The Sleep Center
Adequate sleep is essential for physical and mental restoration, which contribute to overall health. If you snore, suffer from insomnia or experience daytime sleepiness, you may have a sleeping disorder. Poor sleep can cause irritability, depression, difficulty concentrating and has been linked to heart conditions and high blood pressure.
Our sleep disorders center provides the latest testing services for all major sleep disorders, including insomnia, sleep apnea, restless legs syndrome, narcolepsy, and others. A Board Certified Pulmonologist interprets sleep studies and a registered polysomnographic technologist oversees the testing procedures. Study results are generated and scored locally at the center. It is not uncommon to be evaluated for a sleep study, participate in the overnight observation, and receive the diagnosis and treatment within the same week. Appointments for nightime sleep studies are available seven nights a week, except holidays. In addition, the Center offers daytime clinic appointments, where patients may consult with and be evaluated by our Pulmonologist.
Better life through better sleep.
Guidelines for Better Sleep (Sleep Hygiene)
Obstructive Sleep Apnea
Obstructive Sleep Apnea (OSA) afflicts more than 20 million Americans of all ages and accounts for 80 to 90 percent of all sleep disorders. OSA occurs when the breathing passageway collapses during sleep, causing partial or complete blockage. Breathing stops hundreds of times during the night, depriving the sleeper of vital oxygen and creating a serious health danger. Sleep quality progressively declines over time, resulting in mood change, depression, memory loss, weight gain, impotency and headaches.
The main symptoms of sleep apnea are loud, habitual snoring and excessive daytime sleepiness. Other symptoms include light sleeping, frequent awakenings, difficulty concentrating, depression or irritability, morning headaches, high blood pressure and gasping for air. Your loved ones can best help you pinpoint the problem. Ask them how loud you snore and whether you frequently kick and turn during the night. They also may have noticed mood or behavior changes that you have not.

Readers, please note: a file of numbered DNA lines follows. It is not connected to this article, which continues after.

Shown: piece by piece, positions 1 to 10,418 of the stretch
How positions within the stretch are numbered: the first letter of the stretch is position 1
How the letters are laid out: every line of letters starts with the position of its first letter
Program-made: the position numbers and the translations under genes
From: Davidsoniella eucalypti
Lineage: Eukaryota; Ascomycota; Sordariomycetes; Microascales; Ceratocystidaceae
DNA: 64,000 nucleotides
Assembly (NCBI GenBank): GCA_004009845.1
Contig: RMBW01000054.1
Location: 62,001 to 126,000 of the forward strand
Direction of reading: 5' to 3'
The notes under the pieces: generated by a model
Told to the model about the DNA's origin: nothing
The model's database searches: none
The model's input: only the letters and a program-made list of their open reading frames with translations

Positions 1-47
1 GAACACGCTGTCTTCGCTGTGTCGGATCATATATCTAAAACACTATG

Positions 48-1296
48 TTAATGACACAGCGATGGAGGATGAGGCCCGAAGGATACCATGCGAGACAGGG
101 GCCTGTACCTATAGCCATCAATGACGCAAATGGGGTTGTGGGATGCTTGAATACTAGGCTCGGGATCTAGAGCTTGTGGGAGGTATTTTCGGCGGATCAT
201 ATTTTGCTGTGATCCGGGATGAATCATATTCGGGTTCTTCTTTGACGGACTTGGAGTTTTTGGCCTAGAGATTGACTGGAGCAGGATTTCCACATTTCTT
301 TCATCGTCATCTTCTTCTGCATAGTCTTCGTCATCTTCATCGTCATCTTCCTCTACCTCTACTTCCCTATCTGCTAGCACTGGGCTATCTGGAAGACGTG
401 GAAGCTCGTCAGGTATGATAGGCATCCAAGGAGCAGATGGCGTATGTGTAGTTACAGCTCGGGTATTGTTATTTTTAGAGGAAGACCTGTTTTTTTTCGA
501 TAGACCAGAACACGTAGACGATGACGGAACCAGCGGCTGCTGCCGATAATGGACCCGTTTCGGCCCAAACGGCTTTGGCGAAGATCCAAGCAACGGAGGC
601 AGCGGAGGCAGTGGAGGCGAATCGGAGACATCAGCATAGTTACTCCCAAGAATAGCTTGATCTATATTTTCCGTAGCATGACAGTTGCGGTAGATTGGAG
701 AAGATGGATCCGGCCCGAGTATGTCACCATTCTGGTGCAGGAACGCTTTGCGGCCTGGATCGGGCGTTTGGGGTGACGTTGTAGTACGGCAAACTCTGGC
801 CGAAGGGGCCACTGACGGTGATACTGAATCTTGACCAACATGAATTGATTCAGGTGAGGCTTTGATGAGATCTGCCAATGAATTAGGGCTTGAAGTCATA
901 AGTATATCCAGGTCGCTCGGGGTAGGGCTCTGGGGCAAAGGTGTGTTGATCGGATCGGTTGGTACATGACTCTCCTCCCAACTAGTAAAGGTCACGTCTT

Step One: Sleep Study
A sleep study can help diagnose sleep apnea and other disorders. Conducted in a relaxing, homelike environment, the study monitors the activities of a slumbering patient throughout the night. A sleep technologist attaches small, adhesive metal discs called electrodes to the scalp, chin and outer edges of the eyelids to measure changes in brain waves, eye movement, heart rate, muscle tone and breathing patterns. Flexible elastic belts placed around the chest and abdomen also gauge breathing, and an apparatus that fits over the finger tracks heart rate and blood oxygen levels. These devices cause no discomfort and do not hamper movement. The technologist uses special equipment in a nearby room to record all activities.
Continuous Positive Airway Pressure (CPAP), a highly effective therapy for sleep apnea, involves wearing a mask over the nose during sleep. An air compressor gently forces air through nasal passages and into the airway, holding the windpipe open and allowing normal breathing and sleep. Supplemental oxygen, rarely prescribed for sleep apnea alone, may be added to the CPAP system to raise low oxygen levels related to lung or heart disease.
Surgical removal of excess tissue at the back of the throat may resolve sleep apnea.
It is possible to get a restful night’s sleep with the right diagnosis and treatment. For more information, please contact the Sleep Center at Star Valley Medical Center.
The Sleep Center
Sleep Test Introduction Videos: Please do not play them all four at the same time. Doing so will inhibit the ability for them to play successfully.
To Download these videos, click on the one you want:
Not sure if a sleep study will help you at this time? Click here and take the Sleep Survey to find out!
Please review "The Sleep Center" with Hudson England, RPSGT, which takes you on a tour of the facility, by clicking on the video below.
Other health risks associated with sleep apnea include:
Additional resources on sleep apnea: